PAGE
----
By Janna Childers
Rosemary Street in downtown Chapel Hill is eclectic, for sure. It’s the home to some of Chapel Hill’s highest-rising apartment complexes, the ever-vigilant student-run newspaper office of The Daily Tar Heel, magnificent historic homes, shady college bars, tiny nonprofit and law offices and, of course, you can’t forget the deep-fried Southern delicacies of Mildred Council’s restaurant, Mama Dip’s.
But down an alley nestled between the candy-pink cement of Tonya’s Cookies and the mood lighting that oozes from Northside District, it can be easy to miss a small music club.
The venue isn’t very big, and it’s tough to imagine a sell-out show of more than 300. The low ceilings keep the stage at a height that barely distinguishes artist from audience, and although red paint lines the walls, the club’s ambiance is far from bright.
Scarce lighting casts shadows on dingy furniture and tangles of cord, making anyone unfamiliar with the place second-guess a whim to wander in from the street. But it’s here that the misfits of Chapel Hill’s music scene find their sanctuary.
Because of Chapel Hill’s quintessential college-town status, the music scene is multi-layered, ever-shifting and sometimes perceived as lacking an edge. But for the past 10 years, a small-but-steady vanguard of artists and music lovers has cultivated a space for experimental and alternative music. And that crowd has come to call this music venue, Nightlight, their home. These champions of the weird and different have ushered in a host of new amorphous music genres, most of which fit under the label “noise music.”
Noise is a term that has been used nationally to describe a type of experimental music developed from the punk wave and dada art movement that pushes the boundaries of sounds and techniques that are traditionally considered “music.”
A dying scene
For many critics, Chapel Hill’s music scene peaked in the ’90s, when the town’s indie and punk bands drew in major record labels in search of the next Nirvana. In 1989, Mac McCaughan and Laura Ballance — members of Chapel Hill’s indie rock band Superchunk — fled from major record label pursuit — and, in true “do-it-yourself” punk fashion, formed their own independent record label.
“In a lot of ways, music in Chapel Hill is totally dead. In the ’90s, Chapel Hill was like a huge indie-rock Mecca.” said Sam Higgins, a Chapel Hill musician who performs under the name SMLH. “The scenes were Seattle, New York and Chapel Hill, oddly enough. I feel like, nowadays, the legacy of those bands is supporting this notion that music is still thriving in Chapel Hill when it’s not at all.”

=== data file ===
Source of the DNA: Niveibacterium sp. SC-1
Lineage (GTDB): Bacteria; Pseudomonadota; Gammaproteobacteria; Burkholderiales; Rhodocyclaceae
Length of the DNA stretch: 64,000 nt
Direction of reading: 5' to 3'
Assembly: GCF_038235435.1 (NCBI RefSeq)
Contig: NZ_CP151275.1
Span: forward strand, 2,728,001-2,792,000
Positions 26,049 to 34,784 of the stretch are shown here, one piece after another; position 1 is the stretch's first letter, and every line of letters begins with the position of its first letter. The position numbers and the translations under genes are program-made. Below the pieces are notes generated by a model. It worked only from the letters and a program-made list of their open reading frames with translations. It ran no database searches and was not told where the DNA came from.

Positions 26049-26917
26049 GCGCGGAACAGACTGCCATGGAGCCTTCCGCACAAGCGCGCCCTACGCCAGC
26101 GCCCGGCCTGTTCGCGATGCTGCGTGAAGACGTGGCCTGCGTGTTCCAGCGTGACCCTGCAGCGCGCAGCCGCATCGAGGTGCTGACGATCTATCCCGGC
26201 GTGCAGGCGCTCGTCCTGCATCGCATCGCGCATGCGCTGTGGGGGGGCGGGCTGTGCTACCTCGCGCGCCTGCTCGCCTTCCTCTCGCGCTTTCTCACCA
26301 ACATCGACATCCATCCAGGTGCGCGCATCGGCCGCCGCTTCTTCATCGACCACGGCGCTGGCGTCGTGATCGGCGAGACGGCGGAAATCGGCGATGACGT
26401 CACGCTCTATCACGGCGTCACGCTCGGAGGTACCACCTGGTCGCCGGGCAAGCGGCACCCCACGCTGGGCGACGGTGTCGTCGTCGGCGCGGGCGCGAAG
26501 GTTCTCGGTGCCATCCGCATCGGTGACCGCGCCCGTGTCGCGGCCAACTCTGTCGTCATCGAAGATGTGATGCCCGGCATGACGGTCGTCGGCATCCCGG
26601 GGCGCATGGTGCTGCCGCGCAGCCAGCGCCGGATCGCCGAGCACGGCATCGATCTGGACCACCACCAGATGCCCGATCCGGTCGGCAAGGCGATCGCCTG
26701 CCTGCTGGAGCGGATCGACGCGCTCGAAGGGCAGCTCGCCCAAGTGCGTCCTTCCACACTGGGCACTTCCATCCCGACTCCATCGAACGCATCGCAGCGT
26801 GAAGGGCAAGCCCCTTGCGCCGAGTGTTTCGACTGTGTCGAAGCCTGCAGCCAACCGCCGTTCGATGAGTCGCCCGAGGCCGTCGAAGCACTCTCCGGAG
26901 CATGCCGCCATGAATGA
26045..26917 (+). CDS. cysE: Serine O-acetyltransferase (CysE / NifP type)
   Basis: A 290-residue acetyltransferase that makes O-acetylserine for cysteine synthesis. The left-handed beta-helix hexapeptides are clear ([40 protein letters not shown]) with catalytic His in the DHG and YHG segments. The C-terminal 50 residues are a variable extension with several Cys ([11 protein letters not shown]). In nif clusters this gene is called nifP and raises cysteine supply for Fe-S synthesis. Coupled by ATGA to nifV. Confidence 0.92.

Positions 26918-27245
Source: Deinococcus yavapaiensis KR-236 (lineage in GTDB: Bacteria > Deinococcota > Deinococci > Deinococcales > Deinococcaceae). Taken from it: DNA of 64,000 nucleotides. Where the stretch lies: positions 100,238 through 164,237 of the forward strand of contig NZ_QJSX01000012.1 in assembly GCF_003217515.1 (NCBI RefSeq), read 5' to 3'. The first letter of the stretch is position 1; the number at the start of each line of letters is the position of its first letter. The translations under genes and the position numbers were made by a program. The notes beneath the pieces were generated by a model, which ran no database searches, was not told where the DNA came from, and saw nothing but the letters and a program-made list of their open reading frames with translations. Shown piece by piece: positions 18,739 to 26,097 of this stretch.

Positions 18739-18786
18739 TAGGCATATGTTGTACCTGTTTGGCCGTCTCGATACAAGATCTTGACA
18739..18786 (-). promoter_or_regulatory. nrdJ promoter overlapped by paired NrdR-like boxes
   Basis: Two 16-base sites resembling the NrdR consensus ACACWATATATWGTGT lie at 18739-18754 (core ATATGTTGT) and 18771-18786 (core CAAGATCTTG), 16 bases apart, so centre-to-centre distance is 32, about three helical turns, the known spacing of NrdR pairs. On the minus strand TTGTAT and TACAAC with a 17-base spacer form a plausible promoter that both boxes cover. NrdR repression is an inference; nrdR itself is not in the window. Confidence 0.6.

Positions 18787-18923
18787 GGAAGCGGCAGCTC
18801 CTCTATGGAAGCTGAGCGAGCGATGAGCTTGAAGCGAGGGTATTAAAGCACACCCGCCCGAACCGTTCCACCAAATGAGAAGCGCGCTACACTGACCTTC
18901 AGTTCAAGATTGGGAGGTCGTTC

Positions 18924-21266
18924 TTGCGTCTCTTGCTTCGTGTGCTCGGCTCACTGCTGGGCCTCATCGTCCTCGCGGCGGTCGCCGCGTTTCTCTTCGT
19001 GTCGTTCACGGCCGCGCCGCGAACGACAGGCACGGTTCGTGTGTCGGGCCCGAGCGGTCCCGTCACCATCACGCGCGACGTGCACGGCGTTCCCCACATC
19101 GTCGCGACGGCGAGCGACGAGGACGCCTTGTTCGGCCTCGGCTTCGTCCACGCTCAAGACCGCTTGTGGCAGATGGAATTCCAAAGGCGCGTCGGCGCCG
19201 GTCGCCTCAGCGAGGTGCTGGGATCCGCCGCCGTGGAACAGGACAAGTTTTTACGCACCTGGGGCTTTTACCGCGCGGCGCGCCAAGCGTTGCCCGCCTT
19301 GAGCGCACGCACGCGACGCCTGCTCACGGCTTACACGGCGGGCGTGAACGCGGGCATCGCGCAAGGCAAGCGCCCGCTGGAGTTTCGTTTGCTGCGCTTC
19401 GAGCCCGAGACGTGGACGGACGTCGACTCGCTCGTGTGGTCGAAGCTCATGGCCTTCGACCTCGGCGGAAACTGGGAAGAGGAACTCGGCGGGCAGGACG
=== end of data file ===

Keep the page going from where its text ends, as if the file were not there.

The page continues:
Last November, SMLH released an 11-track digital album and cassette tape called “Occoneechee Haunts + Staring Thru The Wall,” which features tracks riddled with an ethereal concoction of dissonance and melody, delving listeners into a sleepy yet strangely outraged state.
Higgins may hold a cynical attitude toward the Chapel Hill music scene, but artist Ryan Martin disagrees.
“I feel like there are a lot of parallel scenes that don’t really overlap so much. Like, for instance, bluegrass is a real thing, and I know nothing about that,” he said. “The stuff I’ve been involved with is sort of more marginal. Kind of weird experimental type stuff.”
Martin performs under the name Secret Boyfriend. His blend of genres produces a dark, lonely sound whose minor chords and bursts of unorganized cacophony can be hard on some ears. His most prominent recording is “This is Where You’ve Always Lived,” a digital and vinyl LP released in 2013 under the London-based label Blackest Ever Black.
But Martin doesn’t seem too concerned with the success of his recordings. He prefers to promote the projects of his fellow musicians.
Martin also books a lot of the shows at Nightlight. Shortly after Martin made the move to Chapel Hill, he started volunteering at Rosemary Street’s clandestine music club because he wanted to find out more about the scene in his new town.